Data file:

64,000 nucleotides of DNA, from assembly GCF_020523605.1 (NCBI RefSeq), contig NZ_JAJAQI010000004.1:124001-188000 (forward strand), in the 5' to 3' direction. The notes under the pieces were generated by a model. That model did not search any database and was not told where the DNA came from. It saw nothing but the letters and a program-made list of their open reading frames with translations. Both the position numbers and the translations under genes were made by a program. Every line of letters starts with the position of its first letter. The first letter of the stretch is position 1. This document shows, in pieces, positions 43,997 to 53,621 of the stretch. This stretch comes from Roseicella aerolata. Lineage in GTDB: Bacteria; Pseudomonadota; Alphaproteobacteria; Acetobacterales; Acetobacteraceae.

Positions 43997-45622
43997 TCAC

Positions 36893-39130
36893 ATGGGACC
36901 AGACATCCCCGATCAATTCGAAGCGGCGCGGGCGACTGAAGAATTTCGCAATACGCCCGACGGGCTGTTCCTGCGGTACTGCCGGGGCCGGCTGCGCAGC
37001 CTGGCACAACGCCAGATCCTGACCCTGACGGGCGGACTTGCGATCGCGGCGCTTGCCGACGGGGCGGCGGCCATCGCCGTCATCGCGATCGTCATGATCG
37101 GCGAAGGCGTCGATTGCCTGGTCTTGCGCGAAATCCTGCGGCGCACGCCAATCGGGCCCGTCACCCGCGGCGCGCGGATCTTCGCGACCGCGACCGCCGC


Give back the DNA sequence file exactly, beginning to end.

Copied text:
64,000 nucleotides of DNA, from assembly GCF_020523605.1 (NCBI RefSeq), contig NZ_JAJAQI010000004.1:124001-188000 (forward strand), in the 5' to 3' direction. The notes under the pieces were generated by a model. That model did not search any database and was not told where the DNA came from. It saw nothing but the letters and a program-made list of their open reading frames with translations. Both the position numbers and the translations under genes were made by a program. Every line of letters starts with the position of its first letter. The first letter of the stretch is position 1. This document shows, in pieces, positions 43,997 to 53,621 of the stretch. This stretch comes from Roseicella aerolata. Lineage in GTDB: Bacteria; Pseudomonadota; Alphaproteobacteria; Acetobacterales; Acetobacteraceae.

Positions 43997-45622
43997 TCAC

Positions 36893-39130
36893 ATGGGACC
36901 AGACATCCCCGATCAATTCGAAGCGGCGCGGGCGACTGAAGAATTTCGCAATACGCCCGACGGGCTGTTCCTGCGGTACTGCCGGGGCCGGCTGCGCAGC
37001 CTGGCACAACGCCAGATCCTGACCCTGACGGGCGGACTTGCGATCGCGGCGCTTGCCGACGGGGCGGCGGCCATCGCCGTCATCGCGATCGTCATGATCG
37101 GCGAAGGCGTCGATTGCCTGGTCTTGCGCGAAATCCTGCGGCGCACGCCAATCGGGCCCGTCACCCGCGGCGCGCGGATCTTCGCGACCGCGACCGCCGC